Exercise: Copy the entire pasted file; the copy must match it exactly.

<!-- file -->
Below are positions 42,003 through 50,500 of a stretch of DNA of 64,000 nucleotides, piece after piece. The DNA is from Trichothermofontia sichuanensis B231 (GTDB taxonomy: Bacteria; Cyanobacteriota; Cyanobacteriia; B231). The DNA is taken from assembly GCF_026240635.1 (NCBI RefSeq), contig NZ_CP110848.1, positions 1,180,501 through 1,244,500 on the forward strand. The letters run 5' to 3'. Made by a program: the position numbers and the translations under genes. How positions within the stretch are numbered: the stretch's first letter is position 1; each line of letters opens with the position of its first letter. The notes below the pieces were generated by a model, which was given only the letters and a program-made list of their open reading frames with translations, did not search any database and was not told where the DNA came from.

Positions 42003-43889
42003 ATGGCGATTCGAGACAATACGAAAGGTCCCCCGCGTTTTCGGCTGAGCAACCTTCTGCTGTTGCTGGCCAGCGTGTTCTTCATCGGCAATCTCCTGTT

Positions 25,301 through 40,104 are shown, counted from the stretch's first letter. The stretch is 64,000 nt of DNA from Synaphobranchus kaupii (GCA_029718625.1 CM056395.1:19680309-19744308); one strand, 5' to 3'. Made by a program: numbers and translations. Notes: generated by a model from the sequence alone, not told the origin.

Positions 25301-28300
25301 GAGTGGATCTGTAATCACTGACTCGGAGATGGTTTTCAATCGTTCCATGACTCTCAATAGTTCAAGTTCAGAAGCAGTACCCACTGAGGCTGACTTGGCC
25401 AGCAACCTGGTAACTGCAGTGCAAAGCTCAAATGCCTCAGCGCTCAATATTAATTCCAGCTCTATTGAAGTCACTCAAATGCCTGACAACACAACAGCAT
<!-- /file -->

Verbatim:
Below are positions 42,003 through 50,500 of a stretch of DNA of 64,000 nucleotides, piece after piece. The DNA is from Trichothermofontia sichuanensis B231 (GTDB taxonomy: Bacteria; Cyanobacteriota; Cyanobacteriia; B231). The DNA is taken from assembly GCF_026240635.1 (NCBI RefSeq), contig NZ_CP110848.1, positions 1,180,501 through 1,244,500 on the forward strand. The letters run 5' to 3'. Made by a program: the position numbers and the translations under genes. How positions within the stretch are numbered: the stretch's first letter is position 1; each line of letters opens with the position of its first letter. The notes below the pieces were generated by a model, which was given only the letters and a program-made list of their open reading frames with translations, did not search any database and was not told where the DNA came from.

Positions 42003-43889
42003 ATGGCGATTCGAGACAATACGAAAGGTCCCCCGCGTTTTCGGCTGAGCAACCTTCTGCTGTTGCTGGCCAGCGTGTTCTTCATCGGCAATCTCCTGTT

Positions 25,301 through 40,104 are shown, counted from the stretch's first letter. The stretch is 64,000 nt of DNA from Synaphobranchus kaupii (GCA_029718625.1 CM056395.1:19680309-19744308); one strand, 5' to 3'. Made by a program: numbers and translations. Notes: generated by a model from the sequence alone, not told the origin.

Positions 25301-28300
25301 GAGTGGATCTGTAATCACTGACTCGGAGATGGTTTTCAATCGTTCCATGACTCTCAATAGTTCAAGTTCAGAAGCAGTACCCACTGAGGCTGACTTGGCC
25401 AGCAACCTGGTAACTGCAGTGCAAAGCTCAAATGCCTCAGCGCTCAATATTAATTCCAGCTCTATTGAAGTCACTCAAATGCCTGACAACACAACAGCAT